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1 April 2009 Evolutionary Fast Forward
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Nothing says “origin of species” like an island archipelago. The radiation of finches in the Galapagos is a prime example. Cichlid fish, known for their extraordinarily rapid species diversification, inhabit rift lakes, a restricted geography that for fish is rather like an archipelago. Species-rich groups that lend themselves to biogeographic study tend to have these scattered insular landscapes in common.

A spectacular avian example, dubbed a “great speciator” lineage, comes from the Solomon Islands, a large archipelago east of Papua New Guinea that is famous for its avifaunal diversity. It was here that Ernst Mayr and Jared Diamond, conducting surveys 40 years apart, identified a great speciator commonly known as white-eyes (Zosteropidae). White-eyes not only epitomize a rapidly evolving group, but they also present a paradox: unlike other rapidly diversifying groups, which are characterized by reduced dispersal ability, these are highly vagile species.

A new phylogenetic study of white-eyes by Robert Moyle, Christopher Filardi, Catherine Smith, and Diamond confirms what Diamond and Mayr first documented in 1976: white-eyes diversified at a rapid rate (approaching that of cichlids) while paradoxically dispersing to distant islands and even new continents. The study appears in the 10 February issue of the Proceedings of the National Academy of Sciences. Using nuclear and mitochondrial DNA analyses of white-eyes and their closest relatives, the researchers discovered that white-eye species emerged recently and surprisingly rapidly. They calculated a conservative diversification rate of 2.24 species per million years for Zosteropidae. (The most rapid avian diversification rate documented to date is 0.5 species per million years for Dendroica warblers.) In addition, white-eye diversification spanned the Eastern Hemisphere, far outdistancing the lineage from which it arose.

Not all Solomon Island bird species underwent such explosive diversification during the Pleistocene. Why did whiteeyes? The vast geographic range and speed of the white-eye radiation argue against environmental variables and for intrinsic qualities as likely drivers. Whiteeyes are highly social, have a short generation time, and can almost be said to physically morph-populations have been known to diverge morphologically from their source populations within a span of 200 years. They are also such good foraging generalists that some populations exhibit specialization among individuals.

The most significant trait distinguishing white-eyes from other, less-diversified species may be the rapid changes in vagility, or ability to disperse. White-eye evolution appears to have accelerated by shifts in vagility toward both extremes: dramatic increases that dispersed populations farther and wider than other species, and decreases that served to isolate populations and minimize gene flow. No single explanation fits white-eye diversification, which only underlines the fact that they are indeed “great speciators.”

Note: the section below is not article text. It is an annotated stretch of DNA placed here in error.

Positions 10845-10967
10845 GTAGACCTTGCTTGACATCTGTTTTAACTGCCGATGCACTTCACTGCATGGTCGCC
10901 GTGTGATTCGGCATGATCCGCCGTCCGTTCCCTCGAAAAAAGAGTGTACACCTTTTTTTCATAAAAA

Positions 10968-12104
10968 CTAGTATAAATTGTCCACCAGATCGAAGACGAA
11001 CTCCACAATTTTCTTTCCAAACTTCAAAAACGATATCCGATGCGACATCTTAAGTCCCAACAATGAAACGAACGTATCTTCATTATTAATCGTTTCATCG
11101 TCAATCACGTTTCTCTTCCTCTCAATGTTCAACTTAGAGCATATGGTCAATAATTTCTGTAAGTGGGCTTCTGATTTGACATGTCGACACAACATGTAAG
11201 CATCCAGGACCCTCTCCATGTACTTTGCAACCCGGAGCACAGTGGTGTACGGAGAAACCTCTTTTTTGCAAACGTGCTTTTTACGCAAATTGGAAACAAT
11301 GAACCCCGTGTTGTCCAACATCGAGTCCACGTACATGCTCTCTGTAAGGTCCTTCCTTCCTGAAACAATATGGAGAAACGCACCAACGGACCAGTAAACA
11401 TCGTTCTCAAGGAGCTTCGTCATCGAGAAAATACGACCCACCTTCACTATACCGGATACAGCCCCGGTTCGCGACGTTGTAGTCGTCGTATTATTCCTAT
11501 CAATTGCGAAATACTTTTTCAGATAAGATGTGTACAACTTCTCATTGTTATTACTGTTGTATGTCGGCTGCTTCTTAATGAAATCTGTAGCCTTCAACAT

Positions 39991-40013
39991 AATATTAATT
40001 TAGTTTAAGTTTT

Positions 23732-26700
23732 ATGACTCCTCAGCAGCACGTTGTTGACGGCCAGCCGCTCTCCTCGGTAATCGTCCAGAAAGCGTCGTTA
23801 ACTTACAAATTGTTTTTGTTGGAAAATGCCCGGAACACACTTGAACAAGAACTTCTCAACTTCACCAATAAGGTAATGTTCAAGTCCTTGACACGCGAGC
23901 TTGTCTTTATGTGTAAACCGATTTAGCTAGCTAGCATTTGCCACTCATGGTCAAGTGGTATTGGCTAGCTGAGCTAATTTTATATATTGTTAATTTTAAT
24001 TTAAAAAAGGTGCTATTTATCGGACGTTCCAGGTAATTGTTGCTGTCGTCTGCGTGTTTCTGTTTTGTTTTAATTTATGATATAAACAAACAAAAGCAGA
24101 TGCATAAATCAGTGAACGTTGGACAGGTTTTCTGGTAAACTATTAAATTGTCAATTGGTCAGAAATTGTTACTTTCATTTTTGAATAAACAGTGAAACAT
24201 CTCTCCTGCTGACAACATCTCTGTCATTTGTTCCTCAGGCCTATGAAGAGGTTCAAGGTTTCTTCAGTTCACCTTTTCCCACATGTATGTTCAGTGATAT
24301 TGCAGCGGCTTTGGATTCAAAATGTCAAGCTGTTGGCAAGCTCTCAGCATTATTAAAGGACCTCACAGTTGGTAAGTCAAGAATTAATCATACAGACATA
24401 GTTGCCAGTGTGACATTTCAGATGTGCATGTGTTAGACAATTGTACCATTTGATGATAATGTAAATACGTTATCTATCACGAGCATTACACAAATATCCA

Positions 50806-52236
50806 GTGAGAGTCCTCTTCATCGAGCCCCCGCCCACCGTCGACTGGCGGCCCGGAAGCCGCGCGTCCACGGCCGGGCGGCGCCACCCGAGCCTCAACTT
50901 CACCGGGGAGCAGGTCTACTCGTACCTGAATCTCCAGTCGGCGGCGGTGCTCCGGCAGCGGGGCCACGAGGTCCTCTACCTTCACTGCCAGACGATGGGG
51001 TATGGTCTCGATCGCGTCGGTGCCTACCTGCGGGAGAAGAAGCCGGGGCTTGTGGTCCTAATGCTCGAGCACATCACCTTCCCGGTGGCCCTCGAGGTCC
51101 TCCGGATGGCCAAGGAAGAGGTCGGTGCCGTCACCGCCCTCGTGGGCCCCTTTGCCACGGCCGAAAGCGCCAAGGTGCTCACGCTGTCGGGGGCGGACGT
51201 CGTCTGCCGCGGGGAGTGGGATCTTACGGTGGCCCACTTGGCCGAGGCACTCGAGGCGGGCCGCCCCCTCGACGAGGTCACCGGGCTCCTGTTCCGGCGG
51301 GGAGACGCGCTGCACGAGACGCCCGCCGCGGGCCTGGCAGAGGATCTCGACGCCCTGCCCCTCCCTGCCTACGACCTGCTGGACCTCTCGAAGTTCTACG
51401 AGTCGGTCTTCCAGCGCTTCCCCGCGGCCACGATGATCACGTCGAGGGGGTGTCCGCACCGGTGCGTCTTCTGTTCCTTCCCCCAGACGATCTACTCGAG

With the sequencing of the chimpanzee genome in 2005, scientists can now look for genomic clues to what makes humans unique. Sequence comparisons between human and chimpanzee genomes have revealed regions of accelerated change, called human-accelerated regions, in both coding and conserved noncoding sequences, permitting new insights into human evolution.

In a recent study, Uppsala University scientists Jonas Berglund and Matthew Webster, working with Katherine Pol- lard, of the University of California-San Francisco, compared more than 10,000 human genes (nearly 85,000 exons) with their chimpanzee and macaque orthologs. The researchers identified 83 exons (from 82 human genes) showing accelerated change, and these accelerated exons exhibit a pattern of biased nucleotide substitutions, which indicates that a nonselective process has been at work, speeding the fixation of mutations. The work appears in the January issue of PLoS Biology.

The biased substitutions, which favor AT (“weak”) to GC (“strong”) conversions, are significantly more frequent in both the exons and their flanking noncoding sequences, compared with the rest of the exons in the data set. The more highly diverged the sequence, in fact, the stronger the AT-to-GC bias. Accelerated exons are commonly located near regions with the highest recombination rates, close to telomeres.

The researchers also looked at the pattern of amino acid substitutions in their exon dataset, generating sets of genes with different levels of nonsynonymous base substitutions. These nonsynonymous base solutions also showed a bias toward AT-to-GC substitutions.

The findings suggest that a process associated with recombination, called biased gene conversion, is speeding up the evolution of certain genes without the benefit of selection. During recombination, when heteroduplexes of DNA form, mismatches are repaired in a way that favors AT-to-GC substitutions. Whether this is the cause or the effect of rapid evolution remains to be seen, but the rapid fixation of these mutations obscures the traces of natural selection.

and Cathy Lundmark "Evolutionary Fast Forward," BioScience 59(4), (1 April 2009).

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